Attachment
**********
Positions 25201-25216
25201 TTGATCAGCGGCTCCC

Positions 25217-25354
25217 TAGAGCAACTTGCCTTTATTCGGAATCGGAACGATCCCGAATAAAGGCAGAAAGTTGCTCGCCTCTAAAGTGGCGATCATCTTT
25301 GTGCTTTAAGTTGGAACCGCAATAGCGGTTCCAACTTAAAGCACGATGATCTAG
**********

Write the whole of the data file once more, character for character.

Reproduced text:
Positions 25201-25216
25201 TTGATCAGCGGCTCCC

Positions 25217-25354
25217 TAGAGCAACTTGCCTTTATTCGGAATCGGAACGATCCCGAATAAAGGCAGAAAGTTGCTCGCCTCTAAAGTGGCGATCATCTTT
25301 GTGCTTTAAGTTGGAACCGCAATAGCGGTTCCAACTTAAAGCACGATGATCTAG